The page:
▲273713 | reblog
Elephants have been known to die of broken hearts if a mate dies. They refuse to eat and will lay down, shedding tears until they starve to death. They refuse all human help.
Scientists are beginning to believe that animals do have emotions and that their feelings may be more intense and unfiltered than our own. Emotion rises from the old brain, the limbic system, which birds and reptiles as well as dogs, humans, and other mammals share. Humans have additional brain structures and symbolic language to process our feelings and a complex array of psychological defense mechanisms that allay or soften the impact of our emotions. We repress, deny, subjugate, dissociate, and use all kinds of conscious and unconscious machinations to separate ourselves from our feelings, but animals have no such recourse, so their emotions are likely to be raw and strong. In fact, this may be one of the reasons we find them so attractive: they wear their hearts on their sleeves, so to speak. People seem to deny the existence of animal emotions so that they can continue to justify inhumane treatment and exploitation and avoid the fact that our actions have a deep emotional impact on our fellow beings.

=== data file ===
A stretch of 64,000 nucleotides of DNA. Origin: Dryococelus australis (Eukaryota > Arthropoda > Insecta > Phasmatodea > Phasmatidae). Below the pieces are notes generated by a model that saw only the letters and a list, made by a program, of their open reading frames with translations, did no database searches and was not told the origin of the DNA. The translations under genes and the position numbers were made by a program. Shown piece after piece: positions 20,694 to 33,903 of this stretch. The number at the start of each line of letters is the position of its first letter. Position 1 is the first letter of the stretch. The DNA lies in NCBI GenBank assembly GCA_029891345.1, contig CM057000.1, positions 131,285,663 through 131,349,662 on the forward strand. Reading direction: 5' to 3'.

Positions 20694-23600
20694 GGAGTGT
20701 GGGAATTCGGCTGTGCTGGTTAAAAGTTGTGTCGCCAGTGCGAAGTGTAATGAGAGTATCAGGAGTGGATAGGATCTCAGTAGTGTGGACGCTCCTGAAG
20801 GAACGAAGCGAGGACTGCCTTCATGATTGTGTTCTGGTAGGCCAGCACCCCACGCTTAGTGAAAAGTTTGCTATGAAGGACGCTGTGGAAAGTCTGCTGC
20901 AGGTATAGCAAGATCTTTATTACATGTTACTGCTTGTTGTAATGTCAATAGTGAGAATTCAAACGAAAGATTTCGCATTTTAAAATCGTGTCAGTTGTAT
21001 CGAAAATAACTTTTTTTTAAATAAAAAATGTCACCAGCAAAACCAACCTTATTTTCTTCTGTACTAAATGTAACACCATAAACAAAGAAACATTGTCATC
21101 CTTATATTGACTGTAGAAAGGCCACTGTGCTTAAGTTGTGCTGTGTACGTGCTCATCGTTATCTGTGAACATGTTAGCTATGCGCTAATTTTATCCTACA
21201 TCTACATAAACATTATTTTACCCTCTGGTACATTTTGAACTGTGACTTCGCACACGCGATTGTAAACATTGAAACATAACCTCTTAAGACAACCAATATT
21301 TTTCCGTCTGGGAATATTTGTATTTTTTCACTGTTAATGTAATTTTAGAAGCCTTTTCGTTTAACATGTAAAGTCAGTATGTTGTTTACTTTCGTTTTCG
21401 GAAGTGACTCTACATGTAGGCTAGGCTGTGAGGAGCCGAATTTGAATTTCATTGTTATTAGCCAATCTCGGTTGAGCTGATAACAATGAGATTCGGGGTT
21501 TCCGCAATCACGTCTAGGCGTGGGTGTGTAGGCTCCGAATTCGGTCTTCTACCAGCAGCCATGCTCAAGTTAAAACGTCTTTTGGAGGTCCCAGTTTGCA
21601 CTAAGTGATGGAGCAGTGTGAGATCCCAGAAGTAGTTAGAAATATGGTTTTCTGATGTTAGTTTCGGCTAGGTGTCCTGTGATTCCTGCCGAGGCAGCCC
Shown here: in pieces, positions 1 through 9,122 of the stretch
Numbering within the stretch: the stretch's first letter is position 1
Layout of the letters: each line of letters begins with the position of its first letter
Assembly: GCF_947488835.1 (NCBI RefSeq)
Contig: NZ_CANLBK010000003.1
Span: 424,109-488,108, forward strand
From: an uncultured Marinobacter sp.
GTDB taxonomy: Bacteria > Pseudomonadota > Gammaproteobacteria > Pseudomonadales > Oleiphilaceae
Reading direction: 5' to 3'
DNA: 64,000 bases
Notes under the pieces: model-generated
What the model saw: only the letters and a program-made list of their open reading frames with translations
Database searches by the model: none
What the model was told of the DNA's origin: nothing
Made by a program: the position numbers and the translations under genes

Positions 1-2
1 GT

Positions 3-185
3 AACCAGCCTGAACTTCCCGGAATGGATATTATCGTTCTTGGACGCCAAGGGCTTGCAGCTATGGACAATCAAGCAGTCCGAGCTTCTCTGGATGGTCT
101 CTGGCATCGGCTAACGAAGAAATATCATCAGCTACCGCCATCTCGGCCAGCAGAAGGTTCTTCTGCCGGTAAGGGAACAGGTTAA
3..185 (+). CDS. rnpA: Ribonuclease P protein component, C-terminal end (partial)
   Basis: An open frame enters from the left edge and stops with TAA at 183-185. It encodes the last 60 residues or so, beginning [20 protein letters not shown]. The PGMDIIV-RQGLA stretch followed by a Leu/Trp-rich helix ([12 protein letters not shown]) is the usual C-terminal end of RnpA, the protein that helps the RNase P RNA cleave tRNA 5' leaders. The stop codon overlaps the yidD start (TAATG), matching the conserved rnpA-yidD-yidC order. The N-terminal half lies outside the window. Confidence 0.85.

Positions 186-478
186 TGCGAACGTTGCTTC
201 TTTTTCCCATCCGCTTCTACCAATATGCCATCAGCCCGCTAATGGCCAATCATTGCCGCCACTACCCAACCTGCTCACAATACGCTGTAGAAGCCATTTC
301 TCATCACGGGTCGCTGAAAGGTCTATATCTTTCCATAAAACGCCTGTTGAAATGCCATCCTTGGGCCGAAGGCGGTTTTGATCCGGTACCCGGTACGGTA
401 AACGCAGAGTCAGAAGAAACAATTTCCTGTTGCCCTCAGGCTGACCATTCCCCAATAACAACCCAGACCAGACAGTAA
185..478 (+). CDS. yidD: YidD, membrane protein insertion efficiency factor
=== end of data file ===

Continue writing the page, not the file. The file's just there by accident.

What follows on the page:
▲26848 | reblog
Meet Motala, a 50 year old elephant from Thailand who lost her front left leg in 1999 after stepping on a land mine left over from ongoing conflicts along the Thai-Myanmar border. When the accident occurred Motala was a working elephant who moved trees for a living. She was simply foraging for food in the forest when she stepped on the mine.
Although her owners tried to save poor Motala’s leg, the limb was so badly damaged that it eventually had to be amputated below the knee. It wasn’t until 2006 that she was able to receive her first artificial leg. It was only a temporary solution, but she successfully learned to walk on it. In 2009 Motala received her first permanent prosthesis, made for her at the Friends of the Asian Elephant (FAE) elephant hospital in the Mae Yao National Reserve in Thailand. Because prosthetic legs must be changed according to weight, Motala has been given other legs accordingly and received a new one last year, her third.
“She was simply foraging for food in the forest when she stepped on the mine.” okay just break my heart while we’re at it.